Women at a Wedding

Women at a Wedding
These ladies were guests at the tribal wedding of Thokozani and Ngoblie in July of 2008. Their joyous smiles say it all.

Thursday, July 29, 2010

The Last Day

Sunday July 25, 2010

Sunday was our last in Swaziland. It is always so sad to say goodbye, and it seems with each passing visit it becomes harder. To come to know people on such an intimate level, to share their stories and to be a part of their lives is indeed an honor and a privilege, and I always leave with the wonder of if we shall ever meet again. I try not to think in those terms. I have never left Swaziland with thoughts that I’ll never return, nor have I committed in my heart to definitely return. A trip such as this is difficult on so
We started the day with church service. Once again the powers that be (Make Janice) directed that I bring the word of God. I think it is ironic that one who continues to struggle to define his own faith is repeatedly asked to speak in the Zionist church. I think it assumed that since I am male and older, that I somehow would have something to impart of spiritual profundity, but luckily, after the all night vigil, most people were nodding and some were nearly falling out of their chairs. Again, I was brief and if I committed any breaches in protocol no one seemed to be awake enough to notice.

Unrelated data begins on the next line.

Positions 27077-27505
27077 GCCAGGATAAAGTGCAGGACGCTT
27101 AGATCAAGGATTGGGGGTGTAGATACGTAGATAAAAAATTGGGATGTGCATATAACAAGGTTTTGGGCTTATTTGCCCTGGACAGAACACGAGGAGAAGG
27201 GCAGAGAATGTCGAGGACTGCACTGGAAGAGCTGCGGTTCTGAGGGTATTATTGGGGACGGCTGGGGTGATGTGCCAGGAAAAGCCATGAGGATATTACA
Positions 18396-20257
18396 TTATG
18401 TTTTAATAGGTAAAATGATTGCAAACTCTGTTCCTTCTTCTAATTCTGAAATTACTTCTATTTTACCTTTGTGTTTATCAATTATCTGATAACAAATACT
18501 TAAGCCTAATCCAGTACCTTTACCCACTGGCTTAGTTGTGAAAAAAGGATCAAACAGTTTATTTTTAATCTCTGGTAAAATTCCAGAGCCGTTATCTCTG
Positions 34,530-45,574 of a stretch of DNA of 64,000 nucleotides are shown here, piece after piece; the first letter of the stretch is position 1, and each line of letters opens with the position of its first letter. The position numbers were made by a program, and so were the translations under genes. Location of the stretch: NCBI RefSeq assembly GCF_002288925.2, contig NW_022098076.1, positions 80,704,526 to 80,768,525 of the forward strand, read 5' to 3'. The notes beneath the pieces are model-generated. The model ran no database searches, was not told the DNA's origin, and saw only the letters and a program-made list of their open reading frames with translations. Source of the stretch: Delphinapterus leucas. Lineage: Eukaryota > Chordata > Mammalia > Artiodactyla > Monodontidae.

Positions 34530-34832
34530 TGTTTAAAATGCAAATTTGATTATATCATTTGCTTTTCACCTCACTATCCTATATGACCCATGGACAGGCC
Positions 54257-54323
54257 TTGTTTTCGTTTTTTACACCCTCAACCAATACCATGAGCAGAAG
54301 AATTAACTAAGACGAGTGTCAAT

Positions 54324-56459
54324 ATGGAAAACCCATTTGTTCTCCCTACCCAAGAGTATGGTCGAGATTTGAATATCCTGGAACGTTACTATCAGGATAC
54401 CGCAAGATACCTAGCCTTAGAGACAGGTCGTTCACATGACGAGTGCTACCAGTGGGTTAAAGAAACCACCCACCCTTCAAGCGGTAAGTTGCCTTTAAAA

After service the first round of goodbyes commenced. I will always be grateful for the honor bestowed upon us by the congregation and we have developed friendships that will last a lifetime, irrespective of time and distance. Babe (now Bishop) Mkhonta insisted we stop by his homestead for jut a few moments, and we did so. He offered a song and a blessing for our journey. He is such a kind and honorable man. I just hope that being the Bishop doesn’t prove too stressful for him.
The next order of business was to stimulate the economy of Swaziland one last time, so in the remaining days of daylight we stopped at the market to empty our pockets and fill our suitcases.
Back at the hotel, the core group of many of our closest friends stopped by, which has almost become a tradition, Thokozani, his wife Ngobeli, Vuyo, Bela and Sandile. Of course when more than two Swazi’s get together singing breaks out, and so it was. There we were, all eleven of us and our five friends singing and dreading the time we must say goodbye. But alas, we did, and it was difficult. I am so grateful to have again had this experience.

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